Home » DHS Refused to Check the Social Media of Visa Applicants, and Such a Search Could have Prevented the San Bernardino Massacre
We have become a country that is bound to our devices. We have to check in wherever we go. We have to update our status or tweet a picture of where we are. It is what a psychiatrist would call megalomania, this incessant need to be at the center of everyone’s attention. Always wanting everyone (even people we would not talk to in public) to know what we are doing. And we do not seem to care about the consequences.
Most colleges and businesses have begun to ask applicants for the password to all their social media. They know that, when applying for school or a job, you will put your best foot forward. So, to get a glimpse of what you actually are like, they look at what you post, Tweet, and Snapchat. But, though this is a common practice, the DHS thought that it would be frowned upon if they did it to people seeking residency in America.
ABC News reports:
Fearing a civil liberties backlash and “bad public relations” for the Obama administration, Homeland Security Secretary Jeh Johnson refused in early 2014 to end a secret U.S. policy that prohibited immigration officials from reviewing the social media messages of all foreign citizens applying for U.S. visas, a former senior department official said.
“During that time period immigration officials were not allowed to use or review social media as part of the screening process,” John Cohen, a former acting under-secretary at DHS for intelligence and analysis. Cohen is now a national security consultant for ABC News.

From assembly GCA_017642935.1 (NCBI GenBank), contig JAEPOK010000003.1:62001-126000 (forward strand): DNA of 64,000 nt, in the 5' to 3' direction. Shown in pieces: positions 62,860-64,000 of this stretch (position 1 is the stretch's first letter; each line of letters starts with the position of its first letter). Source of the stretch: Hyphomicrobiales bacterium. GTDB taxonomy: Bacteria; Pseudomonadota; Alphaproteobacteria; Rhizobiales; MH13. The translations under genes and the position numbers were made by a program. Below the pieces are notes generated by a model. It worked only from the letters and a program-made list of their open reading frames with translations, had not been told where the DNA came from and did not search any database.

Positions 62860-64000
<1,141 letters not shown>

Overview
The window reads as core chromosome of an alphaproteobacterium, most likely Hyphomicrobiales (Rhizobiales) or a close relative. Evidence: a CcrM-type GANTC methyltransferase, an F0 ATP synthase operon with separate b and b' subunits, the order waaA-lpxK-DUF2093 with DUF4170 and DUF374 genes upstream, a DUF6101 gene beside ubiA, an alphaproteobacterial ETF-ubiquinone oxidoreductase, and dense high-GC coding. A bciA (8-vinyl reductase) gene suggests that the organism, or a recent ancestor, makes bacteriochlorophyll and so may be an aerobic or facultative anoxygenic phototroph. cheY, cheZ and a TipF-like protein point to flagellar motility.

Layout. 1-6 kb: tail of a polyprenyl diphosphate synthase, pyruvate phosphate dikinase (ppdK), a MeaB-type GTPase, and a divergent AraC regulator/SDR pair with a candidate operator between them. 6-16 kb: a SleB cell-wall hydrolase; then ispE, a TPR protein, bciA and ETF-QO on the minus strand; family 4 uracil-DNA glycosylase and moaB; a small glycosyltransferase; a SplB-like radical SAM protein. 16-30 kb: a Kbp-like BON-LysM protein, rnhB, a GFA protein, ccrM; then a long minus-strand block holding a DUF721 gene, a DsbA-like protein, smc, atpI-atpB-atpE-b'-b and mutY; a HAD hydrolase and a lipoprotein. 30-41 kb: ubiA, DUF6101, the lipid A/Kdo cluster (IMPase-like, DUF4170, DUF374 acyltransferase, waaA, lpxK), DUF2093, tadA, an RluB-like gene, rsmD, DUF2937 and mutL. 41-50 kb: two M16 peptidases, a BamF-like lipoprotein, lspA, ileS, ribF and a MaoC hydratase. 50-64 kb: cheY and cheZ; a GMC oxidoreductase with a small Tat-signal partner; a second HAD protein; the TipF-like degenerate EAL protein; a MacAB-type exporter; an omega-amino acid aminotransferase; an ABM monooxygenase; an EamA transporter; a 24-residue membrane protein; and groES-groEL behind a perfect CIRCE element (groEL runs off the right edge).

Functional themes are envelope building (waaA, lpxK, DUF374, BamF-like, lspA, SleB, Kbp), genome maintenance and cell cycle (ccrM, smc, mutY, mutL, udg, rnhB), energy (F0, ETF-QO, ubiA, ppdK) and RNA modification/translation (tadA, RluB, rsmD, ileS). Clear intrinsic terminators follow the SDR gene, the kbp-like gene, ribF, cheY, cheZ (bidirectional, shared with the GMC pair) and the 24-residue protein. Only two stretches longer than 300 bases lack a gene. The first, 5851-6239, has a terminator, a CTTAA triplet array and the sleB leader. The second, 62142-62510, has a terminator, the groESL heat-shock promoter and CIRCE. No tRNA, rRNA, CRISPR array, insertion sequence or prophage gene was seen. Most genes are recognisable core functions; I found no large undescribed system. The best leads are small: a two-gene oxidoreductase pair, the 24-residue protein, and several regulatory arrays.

This has to be the most schizophrenic administration in the history of this great nation. It is perfectly okay for the NSA to listen in to our phone conversations. They can even record every conversation we have, just in case. They even had secret subpoena hearings to make it all legal. But with immigrants, we must uphold their right to privacy.
A spokesperson for the DHS, Marsha Catron, told ABC News that months after Cohen left, in the fall of 2014, the Department began three pilot programs to include social media in vetting, but current officials say that it is still not a widespread policy. A review of the broader policy is already underway, the DHS said.
That this is not something they are doing as a normal policy is strange. Everyone knows that these people have been using social media to promote their Nihilist beliefs. They always end up telling us after the fact that the terrorist was all over social media, telling anyone who would listen that they love ISIS. But now, after the largest attack on U.S. soil since 9/11, they are looking into implementing this as policy. A little late boys.
The revelation comes as members of Congress question why U.S. officials failed to review the social media posts of San Bernardino terrorist Tashfeen Malik. She received a U.S. visa in May 2014, despite what the FBI said were extensive social media messages about jihad and martyrdom.
Sen. Charles Schumer, D-N.Y., demanded Sunday that the U.S. immediately initiate a program that would check the social media sites of those admitted on visas.”
“Had they checked out Tashfeen Malik,” the senator said, “maybe those people in San Bernardino would be alive.”
How often do we have to see things such as this before we recognize that this much incompetence is impossible?
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